By Matthew Barrett
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My series profiling the groups of Tory MPs continues with a look at a pioneering Eurosceptic group which helped backbenchers cause significant headaches for Prime Minister John Major during the early 1990s. The Bruges Group is a well-established forum for advocating looser ties with Brussels, and it has gone from a relatively small collection of Tories to one of the groups that best represents mainstream Conservative thinking on its particular policy area.
Origins of the group
The Bruges Group was founded in February 1989 to promote and uphold the ideas Margaret Thatcher expressed in her famous Bruges Speech in late 1988. Mrs Thatcher argued that the tide of opinion on the continent was towards centralising the structure of the European institutions – and this would be unsuitable for Britain's national identity and democracy. In the most famous passage of the speech, Mrs Thatcher said:
"I want to see us work more closely on the things we can do better together than alone. Europe is stronger when we do so, whether it be in trade, in defence or in our relations with the rest of the world. But working more closely together does not require power to be centralised in Brussels or decisions to be taken by an appointed bureaucracy. … We have not successfully rolled back the frontiers of the state in Britain, only to see them re-imposed at a European level with a European super-state exercising a new dominance from Brussels."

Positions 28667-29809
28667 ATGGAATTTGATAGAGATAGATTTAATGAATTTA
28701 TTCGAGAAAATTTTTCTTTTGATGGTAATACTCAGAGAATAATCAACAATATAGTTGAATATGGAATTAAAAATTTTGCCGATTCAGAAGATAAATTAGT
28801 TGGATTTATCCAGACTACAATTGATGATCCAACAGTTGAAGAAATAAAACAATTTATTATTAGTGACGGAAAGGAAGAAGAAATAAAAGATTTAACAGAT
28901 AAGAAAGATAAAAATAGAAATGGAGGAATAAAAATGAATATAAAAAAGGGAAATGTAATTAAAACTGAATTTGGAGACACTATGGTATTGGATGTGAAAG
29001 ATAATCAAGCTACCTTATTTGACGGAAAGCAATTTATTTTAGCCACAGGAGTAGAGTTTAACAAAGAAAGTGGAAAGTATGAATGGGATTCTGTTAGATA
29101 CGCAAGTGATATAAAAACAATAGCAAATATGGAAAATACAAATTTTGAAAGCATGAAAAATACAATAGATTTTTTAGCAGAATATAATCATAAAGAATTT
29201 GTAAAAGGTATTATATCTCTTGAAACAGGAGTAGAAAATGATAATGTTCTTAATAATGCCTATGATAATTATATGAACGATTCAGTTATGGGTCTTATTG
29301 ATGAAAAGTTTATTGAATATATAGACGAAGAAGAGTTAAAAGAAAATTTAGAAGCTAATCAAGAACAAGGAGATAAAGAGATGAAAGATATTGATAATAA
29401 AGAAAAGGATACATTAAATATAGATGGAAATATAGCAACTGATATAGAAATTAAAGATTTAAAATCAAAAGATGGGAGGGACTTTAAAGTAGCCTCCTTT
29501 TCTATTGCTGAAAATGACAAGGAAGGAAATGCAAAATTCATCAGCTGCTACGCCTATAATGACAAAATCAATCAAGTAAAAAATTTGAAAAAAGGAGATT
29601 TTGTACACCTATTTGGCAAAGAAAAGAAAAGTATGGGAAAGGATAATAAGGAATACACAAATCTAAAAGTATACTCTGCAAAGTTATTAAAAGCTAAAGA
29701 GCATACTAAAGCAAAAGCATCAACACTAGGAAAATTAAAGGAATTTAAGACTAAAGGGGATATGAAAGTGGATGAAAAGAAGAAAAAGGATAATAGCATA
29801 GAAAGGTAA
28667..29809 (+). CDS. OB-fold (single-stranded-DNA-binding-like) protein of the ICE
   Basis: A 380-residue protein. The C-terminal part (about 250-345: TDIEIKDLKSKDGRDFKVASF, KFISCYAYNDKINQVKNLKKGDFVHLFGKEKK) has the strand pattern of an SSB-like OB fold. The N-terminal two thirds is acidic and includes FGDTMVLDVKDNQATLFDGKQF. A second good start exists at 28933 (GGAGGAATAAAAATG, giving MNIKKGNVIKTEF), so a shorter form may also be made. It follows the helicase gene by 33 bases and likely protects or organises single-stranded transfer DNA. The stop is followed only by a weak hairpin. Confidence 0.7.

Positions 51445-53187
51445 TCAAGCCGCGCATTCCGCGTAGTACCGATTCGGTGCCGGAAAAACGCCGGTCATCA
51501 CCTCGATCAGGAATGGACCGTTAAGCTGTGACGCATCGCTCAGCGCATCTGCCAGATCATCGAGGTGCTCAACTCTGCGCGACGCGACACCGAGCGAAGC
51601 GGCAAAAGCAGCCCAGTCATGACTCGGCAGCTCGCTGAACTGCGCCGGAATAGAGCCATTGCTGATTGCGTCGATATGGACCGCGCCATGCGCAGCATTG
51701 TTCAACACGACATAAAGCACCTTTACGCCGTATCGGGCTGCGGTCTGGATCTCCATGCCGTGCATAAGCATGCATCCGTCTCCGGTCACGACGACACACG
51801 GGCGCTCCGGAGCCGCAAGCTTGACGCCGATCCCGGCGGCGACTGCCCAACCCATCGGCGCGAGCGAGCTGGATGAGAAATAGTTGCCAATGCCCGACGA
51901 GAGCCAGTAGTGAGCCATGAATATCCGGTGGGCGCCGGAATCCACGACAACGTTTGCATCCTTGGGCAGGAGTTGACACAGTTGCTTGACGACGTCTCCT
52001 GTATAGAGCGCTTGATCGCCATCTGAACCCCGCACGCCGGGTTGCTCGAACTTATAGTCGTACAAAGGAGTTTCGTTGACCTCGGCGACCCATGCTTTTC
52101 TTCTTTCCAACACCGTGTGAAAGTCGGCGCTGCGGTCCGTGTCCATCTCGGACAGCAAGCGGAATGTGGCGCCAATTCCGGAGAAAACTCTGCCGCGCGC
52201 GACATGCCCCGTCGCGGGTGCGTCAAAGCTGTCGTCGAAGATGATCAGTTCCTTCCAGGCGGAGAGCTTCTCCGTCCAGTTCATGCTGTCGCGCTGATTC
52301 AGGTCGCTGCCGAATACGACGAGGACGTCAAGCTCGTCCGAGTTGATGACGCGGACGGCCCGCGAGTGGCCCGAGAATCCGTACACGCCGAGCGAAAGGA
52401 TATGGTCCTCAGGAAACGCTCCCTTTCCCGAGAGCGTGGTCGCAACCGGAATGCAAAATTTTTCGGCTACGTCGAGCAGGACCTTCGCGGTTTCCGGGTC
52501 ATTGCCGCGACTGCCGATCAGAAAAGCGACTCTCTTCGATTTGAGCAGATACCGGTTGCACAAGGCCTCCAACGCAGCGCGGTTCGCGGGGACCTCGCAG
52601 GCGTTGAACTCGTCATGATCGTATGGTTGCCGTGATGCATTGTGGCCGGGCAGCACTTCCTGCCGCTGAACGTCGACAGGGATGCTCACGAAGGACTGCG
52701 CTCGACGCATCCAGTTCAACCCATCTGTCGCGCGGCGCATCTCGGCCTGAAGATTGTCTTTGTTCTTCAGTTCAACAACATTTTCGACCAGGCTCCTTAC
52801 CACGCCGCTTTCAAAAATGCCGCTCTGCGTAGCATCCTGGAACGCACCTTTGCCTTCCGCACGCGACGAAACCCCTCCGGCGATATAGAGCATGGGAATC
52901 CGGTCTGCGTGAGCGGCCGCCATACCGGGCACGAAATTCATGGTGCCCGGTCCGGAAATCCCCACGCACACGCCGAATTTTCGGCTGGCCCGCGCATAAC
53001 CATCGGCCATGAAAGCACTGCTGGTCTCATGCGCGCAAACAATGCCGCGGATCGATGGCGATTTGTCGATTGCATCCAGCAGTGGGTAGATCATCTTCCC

The group was set up by Patrick Robertson and Lord Harris of High Cross, ie Ralph Harris, the director of the Institute of Economic Affairs from 1957 to 1988. Lord Harris' work promoting free-market economics at the IEA was instrumental in the creation of Thatcherism.
The Bruges Group captured the spirit of the increasingly Eurosceptic Conservative Party of the late 1980s and early 1990s, becoming a rallying point for Conservative Maastricht rebels. However, it also had a lasting influence on other parties: one member, Alan Sked, was expelled by the Bruges Group and subsequently formed the Anti-Federalist League in November 1991, which planned to stand candidates at the 1992 general election. The AFL became the United Kingdom Independence Party in 1993. Patrick Robertson also left the group, and later became a key player in the Referendum Party.
Role of the group and current activities
The Group's mission statement is:
"The Bruges Group aims to promote discussion on the European Union and to advance the education of the public on European affairs. The Bruges Group's research also explores alternative international relationships and policies. Equipping politicians, key opinion-formers and the media with the information needed for a complete restructuring of Britain’s relationship with other European countries."
The Bruges Group holds regular public events promoting looser ties with Brussels and a independent way forward for Britain. The Group regularly discusses possible alternative arrangements for Britain in a post-EU world, and analyses how an exit from the European institutions might be achieved. In this way the Group provides valuable and informative ammunition for Eurosceptics. Notable recent papers published by the Group include one comparing membership of the EU with membership of EFTA/EEA, and another detailing Britain's "risks and exposure to the EIB and other European financial mechanisms".